Practical implications

A fit between CS and SCM positively impacts the performance of a firm. The framework developed can be used by managers to assist in thinking through possibilities to link supply chain capabilities with the CS making processes.

Originality/value

By distinguishing between functional, business, corporate, and NLs, the paper provides a framework for future research to enhance knowledge related to supply chain strategies and capabilities.

Details

International Journal of Physical Distribution & Logistics Management, vol. 40 no. 4
Type: Research Article
ISSN: 0960-0035

Keywords

Article
Publication date: 18 May 2010

Anders Haug, Anne Pedersen and Jan Stentoft Arlbjørn

Many companies are part of parent‐subsidiary supply chains, i.e. organisations where a parent company receives products from its subsidiary or the other way around. Having…

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Abstract

Purpose

Many companies are part of parent‐subsidiary supply chains, i.e. organisations where a parent company receives products from its subsidiary or the other way around. Having this close relationship in a supply chain network opens the possibilities for different setups of enterprise resource planning (ERP) systems across such companies. This paper clarifies the different ERP system strategies for companies in parent‐subsidiary supply chains and the consequences of choosing the different strategies.

Design/methodology/approach

In order to position the contributions of the paper, literature on the use of ERP systems in supply chain management (SCM) is investigated. Next, four archetypical ERP system setups across parent‐subsidiary supply chains are defined. The consequences of the four defined setups are deduced. Three case studies are presented to justify the relevance of the defined four ERP system strategies and to further investigate the consequences of choosing these (one case study represents two strategies).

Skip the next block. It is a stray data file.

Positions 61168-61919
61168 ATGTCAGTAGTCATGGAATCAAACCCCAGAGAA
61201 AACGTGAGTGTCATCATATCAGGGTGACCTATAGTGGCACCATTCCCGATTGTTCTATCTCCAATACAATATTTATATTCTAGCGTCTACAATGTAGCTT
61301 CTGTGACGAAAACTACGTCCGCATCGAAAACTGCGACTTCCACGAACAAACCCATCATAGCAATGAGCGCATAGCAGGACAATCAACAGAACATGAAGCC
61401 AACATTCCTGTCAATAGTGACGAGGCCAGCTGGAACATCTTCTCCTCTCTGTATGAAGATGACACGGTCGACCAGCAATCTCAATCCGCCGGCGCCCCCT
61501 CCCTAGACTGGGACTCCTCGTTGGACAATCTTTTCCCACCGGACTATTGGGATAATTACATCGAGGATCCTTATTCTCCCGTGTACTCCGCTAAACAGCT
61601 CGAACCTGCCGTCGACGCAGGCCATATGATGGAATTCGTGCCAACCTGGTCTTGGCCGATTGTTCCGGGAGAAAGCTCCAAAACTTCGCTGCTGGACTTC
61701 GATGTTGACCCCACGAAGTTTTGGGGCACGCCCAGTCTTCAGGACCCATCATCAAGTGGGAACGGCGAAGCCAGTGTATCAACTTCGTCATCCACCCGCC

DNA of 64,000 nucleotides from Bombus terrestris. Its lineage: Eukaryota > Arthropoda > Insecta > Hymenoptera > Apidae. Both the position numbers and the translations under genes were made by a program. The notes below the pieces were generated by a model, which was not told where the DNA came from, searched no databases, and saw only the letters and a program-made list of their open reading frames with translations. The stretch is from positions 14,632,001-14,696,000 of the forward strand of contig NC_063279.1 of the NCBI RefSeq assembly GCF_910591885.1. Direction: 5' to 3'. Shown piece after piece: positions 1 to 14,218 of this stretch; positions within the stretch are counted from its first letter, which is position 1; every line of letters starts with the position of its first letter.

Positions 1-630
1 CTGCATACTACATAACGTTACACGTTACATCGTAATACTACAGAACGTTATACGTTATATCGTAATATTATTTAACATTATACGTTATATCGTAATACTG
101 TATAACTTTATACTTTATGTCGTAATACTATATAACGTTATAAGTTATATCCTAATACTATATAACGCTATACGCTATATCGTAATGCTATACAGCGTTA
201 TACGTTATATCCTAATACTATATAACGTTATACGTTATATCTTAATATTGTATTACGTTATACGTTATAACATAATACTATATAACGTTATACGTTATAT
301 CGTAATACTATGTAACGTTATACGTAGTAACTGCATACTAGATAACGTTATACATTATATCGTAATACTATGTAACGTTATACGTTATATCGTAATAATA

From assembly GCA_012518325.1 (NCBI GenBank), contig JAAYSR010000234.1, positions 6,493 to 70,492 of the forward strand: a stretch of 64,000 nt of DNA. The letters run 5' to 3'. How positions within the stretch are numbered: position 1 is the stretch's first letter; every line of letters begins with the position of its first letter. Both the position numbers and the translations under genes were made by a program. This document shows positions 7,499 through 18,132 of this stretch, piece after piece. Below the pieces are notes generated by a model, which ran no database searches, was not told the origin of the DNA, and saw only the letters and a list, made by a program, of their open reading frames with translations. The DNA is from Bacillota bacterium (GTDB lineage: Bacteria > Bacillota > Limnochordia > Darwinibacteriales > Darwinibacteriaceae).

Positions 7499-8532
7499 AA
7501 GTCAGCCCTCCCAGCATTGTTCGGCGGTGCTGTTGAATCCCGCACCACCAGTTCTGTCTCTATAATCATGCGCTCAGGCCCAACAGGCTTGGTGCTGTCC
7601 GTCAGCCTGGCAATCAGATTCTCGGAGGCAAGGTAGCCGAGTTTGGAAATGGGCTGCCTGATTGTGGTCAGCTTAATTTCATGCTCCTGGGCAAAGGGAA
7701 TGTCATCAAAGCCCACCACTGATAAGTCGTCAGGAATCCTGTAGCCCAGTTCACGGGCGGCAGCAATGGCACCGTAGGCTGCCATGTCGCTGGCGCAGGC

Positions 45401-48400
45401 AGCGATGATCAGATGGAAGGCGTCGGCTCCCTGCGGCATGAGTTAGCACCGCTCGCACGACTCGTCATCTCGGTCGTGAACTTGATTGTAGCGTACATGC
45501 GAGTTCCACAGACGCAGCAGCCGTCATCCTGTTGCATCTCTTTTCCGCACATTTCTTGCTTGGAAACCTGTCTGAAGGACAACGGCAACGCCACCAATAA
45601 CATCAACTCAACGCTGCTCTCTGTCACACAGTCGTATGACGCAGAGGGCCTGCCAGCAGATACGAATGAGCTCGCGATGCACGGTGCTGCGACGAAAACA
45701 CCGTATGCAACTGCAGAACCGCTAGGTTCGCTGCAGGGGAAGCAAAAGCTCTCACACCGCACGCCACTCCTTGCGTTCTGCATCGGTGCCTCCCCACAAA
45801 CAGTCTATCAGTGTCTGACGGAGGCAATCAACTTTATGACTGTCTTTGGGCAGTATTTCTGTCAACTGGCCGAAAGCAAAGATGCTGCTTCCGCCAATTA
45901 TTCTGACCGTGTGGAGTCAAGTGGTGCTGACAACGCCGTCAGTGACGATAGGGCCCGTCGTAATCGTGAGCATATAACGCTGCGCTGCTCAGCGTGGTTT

Findings

The paper shows that there are significant impacts of choosing one of the four ERP system setups across parent‐subsidiary supply chains, e.g. quality of communication, degree of local management, synergy effects, etc. Furthermore, the paper shows that extant literature dealing with ERP systems and SCM fails to consider this aspect, which may at worst lead to incorrect generalisations.

Research limitations/implications

The paper clarifies the importance of considering different ERP system setups in parent‐subsidiary relationships. Future research in ERP systems and SCM needs to focus more on this aspect.

Practical implications

The paper provides an improved basis for companies in parent‐subsidiary supply chains that are to implement ERP systems or are to rethink their current ERP strategy.

Originality/value

The definition of ERP system setups across parent‐subsidiary supply chains and the clarification of the consequences of these strategies represent new and useful contributions to the SCM and the ERP literature.

Details

International Journal of Physical Distribution & Logistics Management, vol. 40 no. 4
Type: Research Article
ISSN: 0960-0035

Keywords

1 – 10 of 33